It’s never happened before, but then there’s never been an airplane quite like this one.
For the last 16 years, the National Championship Air Races in Reno has hosted an event that has more to do with history than with speed: the National Aviation Heritage Invitational. A panel of judges evaluates the restorations of several dozen airworthy vintage aircraft in a number of categories, including military aircraft at least 45 years old. The winner for the most authentic restoration in this year’s military category is a 1944 P-51B Mustang, owned by Max Chapman and restored by Pacific Fighters in Idaho Falls—in other words, by John Muszala, his two sons John and Jared, and their team of craftspeople. But Muszala and sons left Reno with not one trophy but three—the first time in the history of the event that a single airplane has won a category trophy as well as the Grand Champion title and the People’s Choice award, which this magazine sponsors. Let’s start there.
The race fans who stroll among the airplanes at the Heritage event usually don’t cast their ballots for an airplane based on the authenticity of its restoration; they go for the story. The story of this Mustang’s restoration started in the spring of 1944, when U.S. Army Air Forces pilot Bill Overstreet, flying with the legendary 357th Fighter Squadron, locked on to a Messerschmitt Bf 109 over Paris and was so tenacious in his pursuit that when the German fighter tried to shake him by diving under the arch of the Eiffel Tower, Overstreet dove right behind him—and shot him down on the other side as the two aircraft climbed away. Overstreet became a hero of the French; his Mustang, Berlin Express, a favorite of model airplane makers everywhere.
It was the nose-art decal—a dragon—that first caught the eye of 16-year-old model builder Jared Muszala. Three years later, in 2009, his dad’s restoration business began work on a P-51B Mustang, and, knowing Overstreet’s story, Jared convinced owner Max Chapman that the newly assembled pieces and parts combined with the remains of a P-51B that had crashed in a training accident in England should become a reincarnation of the Berlin Express. So Jared called Bill Overstreet, who had recently received the French Legion of Honor, to ask permission.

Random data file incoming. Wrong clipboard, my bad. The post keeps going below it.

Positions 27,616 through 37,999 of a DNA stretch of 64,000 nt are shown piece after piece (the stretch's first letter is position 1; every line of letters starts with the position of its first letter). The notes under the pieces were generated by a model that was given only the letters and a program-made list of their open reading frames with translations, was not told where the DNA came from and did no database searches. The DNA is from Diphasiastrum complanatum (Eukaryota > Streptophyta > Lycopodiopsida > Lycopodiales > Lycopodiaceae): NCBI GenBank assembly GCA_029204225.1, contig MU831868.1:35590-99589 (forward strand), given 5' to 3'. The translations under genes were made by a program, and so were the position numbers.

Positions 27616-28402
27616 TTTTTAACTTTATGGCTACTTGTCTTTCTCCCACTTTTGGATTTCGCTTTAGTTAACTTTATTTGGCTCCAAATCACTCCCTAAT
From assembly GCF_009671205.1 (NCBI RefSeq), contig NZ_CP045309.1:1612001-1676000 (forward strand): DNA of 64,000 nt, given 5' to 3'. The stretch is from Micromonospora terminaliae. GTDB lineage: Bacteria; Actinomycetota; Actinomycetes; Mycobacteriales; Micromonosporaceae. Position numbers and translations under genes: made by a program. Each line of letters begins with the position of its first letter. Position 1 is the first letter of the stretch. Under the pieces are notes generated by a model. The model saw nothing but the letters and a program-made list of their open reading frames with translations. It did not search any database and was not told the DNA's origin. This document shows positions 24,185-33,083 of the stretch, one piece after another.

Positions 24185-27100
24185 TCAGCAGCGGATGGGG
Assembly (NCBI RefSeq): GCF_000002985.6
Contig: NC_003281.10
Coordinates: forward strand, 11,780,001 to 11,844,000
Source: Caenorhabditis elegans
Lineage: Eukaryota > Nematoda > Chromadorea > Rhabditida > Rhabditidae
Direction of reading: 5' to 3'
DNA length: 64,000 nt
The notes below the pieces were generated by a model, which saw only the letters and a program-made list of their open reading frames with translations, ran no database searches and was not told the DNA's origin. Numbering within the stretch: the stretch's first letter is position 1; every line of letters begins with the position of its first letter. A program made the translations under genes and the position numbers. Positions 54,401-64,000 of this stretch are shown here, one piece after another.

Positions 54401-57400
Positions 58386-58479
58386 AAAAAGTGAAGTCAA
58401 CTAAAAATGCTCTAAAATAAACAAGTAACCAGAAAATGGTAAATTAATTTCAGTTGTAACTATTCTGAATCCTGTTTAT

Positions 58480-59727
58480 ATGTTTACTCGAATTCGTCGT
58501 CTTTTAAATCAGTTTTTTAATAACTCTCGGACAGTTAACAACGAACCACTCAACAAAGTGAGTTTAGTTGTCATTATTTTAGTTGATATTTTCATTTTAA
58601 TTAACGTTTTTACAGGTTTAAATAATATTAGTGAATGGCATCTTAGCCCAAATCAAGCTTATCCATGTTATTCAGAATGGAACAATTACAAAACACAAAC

“I was a little nervous, but he was really cool,” Jared says. “When I told him about the project, he said ‘It’s not going to take five years, is it?’ ” Overstreet was 87. Jared was a little worried about that too; he wanted to get Overstreet’s signature on the airframe. So he shipped a freshly painted gun bay door from Idaho Falls to Overstreet’s home in Roanoke, Virginia; Overstreet signed it and sent it back. He died in January 2014, at 92, 11 months before the restored Mustang’s first flight, which took place a little more than five years after Jared made the phone call.
Did the legend that inspired the kid help the restoration win the grand prize?
“No,” says chief judge Colin Powers. “That’s a great story, but we don’t judge the story.” Powers says that the airplane’s restoration was so outstanding that the judges knew immediately it would be the overall winner, and that this year, the other military aircraft in the competition couldn’t come close. Even the stenciled numbers that had come on the new sheet aluminum used in building the aircraft had been removed and re-stenciled in the same font and colors used for such markings during World War II. “[Giving two trophies to the same airplane] is not something we do often, but it wasn’t a hard decision,” Powers says.
Max Chapman’s other warbirds frequently show up on the airshow circuit. Next summer, watch for Berlin Express.